At home at sea

Like many young kids in the Eurobodalla, Warrick Smith didn’t take long to embrace coast life. From age eight when he moved to Batemans Bay he spent most of his spare time on the local beaches or the Clyde River. “We were always mucking about on the water, playing on the jetties or going body boarding. I was always curious watching the older guys getting ready to go diving,” he says.

Hunting for Bush Tucker

A Yuin and Dunghutti man, Warrick soon began helping his uncles, holding the bag for their catch as they dove for abalone or went spear fishing.

“The net bags used to hold the lobster catch have holes in them like in a milk crate. My uncle had shown me how to ‘block’ the holes in the rocks so the lobsters can’t escape, making them easier to catch. When I was nine one tried to get out the side and I grabbed it – that was my first catch,” he says.

Warrick’s long held love of the ocean has meant he’s built extensive knowledge about hunting in it sustainably.

“You have to respect the land; it can be unforgiving and take everything from you. My grandfather taught me that since first I first began going to a river – we need to respect any body of water.  It’s something my cousins and whole family does.  Other religions have full gods; our main thing is mother nature itself.”

“Every time I go fishing I greet the water, wash my face in it and ask it to produce something for me. It’s a thing I have. I think I also catch more when I do it!” he says.

Salmon, abalone and lobster as just some of his regular local catch.

“One of my uncles showed me how to dive and net fish. He still is one of the only people in Batemans Bay with a licence to net salmon – he does it year round,” Warrick says.

Other fish are only available seasonally.

“On 1 April to end of May, they start doing sea mullet runs – there are only a few weeks you can catch it. Sea mullet is pretty good. It has a nice salty flavour and it’s best to cook it fresh with the skin side down, just with butter. Local sea mullet goes to markets all over Australia, we get it first in the new year and it fills the market,” Warrick says.

The Yuin tribe’s totem is the black duck, which means it can’t be hunted by Yuin. Some groups (including the Yuin people) also assign temporary “given totems” to individuals in their tribe.

“I get given an extra three totems per year. My speciality is fishing, so I get fish species as my totem and there are usually different fish that I have to protect; that means I can’t fish for them for  four months. At the moment I can’t catch flathead unless it’s for elders,” he says.

The given totems are both a responsibility and a blessing, although for Warrick it’s more of the latter.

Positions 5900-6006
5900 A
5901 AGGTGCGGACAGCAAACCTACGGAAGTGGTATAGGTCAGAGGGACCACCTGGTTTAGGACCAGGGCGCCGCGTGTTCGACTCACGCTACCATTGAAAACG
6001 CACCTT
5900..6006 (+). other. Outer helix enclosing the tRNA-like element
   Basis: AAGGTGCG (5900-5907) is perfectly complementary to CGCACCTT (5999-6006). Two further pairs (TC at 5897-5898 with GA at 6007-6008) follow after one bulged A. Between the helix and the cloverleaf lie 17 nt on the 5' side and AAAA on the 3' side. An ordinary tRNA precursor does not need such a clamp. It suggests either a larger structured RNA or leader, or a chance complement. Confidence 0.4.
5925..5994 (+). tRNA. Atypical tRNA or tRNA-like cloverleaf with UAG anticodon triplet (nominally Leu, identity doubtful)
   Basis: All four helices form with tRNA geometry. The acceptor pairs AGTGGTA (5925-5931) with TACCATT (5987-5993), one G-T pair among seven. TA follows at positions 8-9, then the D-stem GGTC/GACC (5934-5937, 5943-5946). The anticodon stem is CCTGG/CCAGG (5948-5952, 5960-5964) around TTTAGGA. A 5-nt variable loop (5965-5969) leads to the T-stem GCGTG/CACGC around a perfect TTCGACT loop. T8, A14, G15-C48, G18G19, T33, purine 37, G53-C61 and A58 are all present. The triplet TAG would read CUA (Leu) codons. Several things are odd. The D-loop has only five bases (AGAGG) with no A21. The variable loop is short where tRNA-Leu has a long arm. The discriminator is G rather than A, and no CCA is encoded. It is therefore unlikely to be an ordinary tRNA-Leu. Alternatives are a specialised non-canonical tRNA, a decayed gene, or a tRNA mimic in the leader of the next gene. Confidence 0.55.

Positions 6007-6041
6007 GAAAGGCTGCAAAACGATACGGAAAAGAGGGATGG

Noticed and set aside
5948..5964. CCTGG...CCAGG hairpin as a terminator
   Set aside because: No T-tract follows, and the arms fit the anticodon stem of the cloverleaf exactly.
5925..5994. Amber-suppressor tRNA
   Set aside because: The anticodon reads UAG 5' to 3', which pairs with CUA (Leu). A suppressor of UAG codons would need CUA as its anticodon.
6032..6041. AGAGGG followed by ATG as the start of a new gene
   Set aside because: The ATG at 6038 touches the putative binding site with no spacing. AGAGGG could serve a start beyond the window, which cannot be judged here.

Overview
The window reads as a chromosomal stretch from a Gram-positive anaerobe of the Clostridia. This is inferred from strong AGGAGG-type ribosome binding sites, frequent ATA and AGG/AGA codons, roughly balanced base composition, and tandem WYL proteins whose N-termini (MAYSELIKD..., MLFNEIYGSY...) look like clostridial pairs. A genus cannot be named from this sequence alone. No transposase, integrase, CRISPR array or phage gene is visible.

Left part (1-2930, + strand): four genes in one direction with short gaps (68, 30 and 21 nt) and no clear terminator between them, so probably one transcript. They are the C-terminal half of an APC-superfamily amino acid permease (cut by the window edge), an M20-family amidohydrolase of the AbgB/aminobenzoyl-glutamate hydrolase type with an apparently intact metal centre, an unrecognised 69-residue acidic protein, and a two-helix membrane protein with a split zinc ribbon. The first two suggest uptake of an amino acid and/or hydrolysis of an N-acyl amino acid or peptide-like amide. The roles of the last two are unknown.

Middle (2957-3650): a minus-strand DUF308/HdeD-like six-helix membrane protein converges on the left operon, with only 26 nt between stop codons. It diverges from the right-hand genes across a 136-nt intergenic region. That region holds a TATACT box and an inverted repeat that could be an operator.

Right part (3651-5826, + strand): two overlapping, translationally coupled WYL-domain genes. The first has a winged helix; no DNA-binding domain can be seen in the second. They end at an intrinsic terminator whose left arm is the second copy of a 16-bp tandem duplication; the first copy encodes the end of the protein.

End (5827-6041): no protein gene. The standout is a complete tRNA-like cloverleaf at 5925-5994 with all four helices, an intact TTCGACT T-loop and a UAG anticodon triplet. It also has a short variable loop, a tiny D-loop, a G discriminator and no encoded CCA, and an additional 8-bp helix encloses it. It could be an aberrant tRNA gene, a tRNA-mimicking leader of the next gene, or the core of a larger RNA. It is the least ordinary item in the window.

“I’m glad I’m a part of it. In four months I could be saving 100 flathead, and all their young, it’s all catch and release,” he says.

Many of Warrick’s non indigenous friends have been inspired by the techniques he uses to connect to the water and area’s marine life.

“They see my life and how important it is to go and spend time in the bush hunting and gathering – it recharges my batteries and leaves behind the stresses from the material world.  Getting back to nature lets me unload, but that connection back to land is something a lot of people miss out on,” he says.

Perhaps Warrick’s most far reaching impact comes through his work as a kayaking guide with RegionX. It’s a job he says has completely changed his life, and allowed him to help others understand how to conserve animals, discover native foods and tread lightly on the earth.

He also loves touching base with people from cultures across the world.

“Sometimes I might be the first aboriginal person they’ve met. It’s important for me to showcase a lot of what we’ve got,” Warrick says.

He teaches visitors about bush tucker (peppercorns and lemon myrtle are two of his favourite local bush herbs), and shares the Yuin’s cooking techniques.

“Our techniques for cooking fish are really healthy. I cook almost any type of fish in paperbark.  First you soak the paperbark in salt water – that works best but freshwater is also fine.  Then, when the paperbark is fully waterlogged you wrap the fish in it, add some lemon myrtle and stick it on the coals to steam for five minutes each side. Unpacking it takes the skin off the fish, and the myrtle adds wonderful flavours,” he says.

While Warrick enjoys taking an active teaching role for his kayaking guests, he says some of the best moments come from offering people time to simply acknowledge nature.

“I like being out there on the water and telling people just to stop, as we leave behind what’s on land. Looking back at the mountain ranges and land is different from sea level. Some people are overwhelmed at first, but it brings everyone down to earth. From a kayak you just sit back and you can see earth for all its glory,” he says.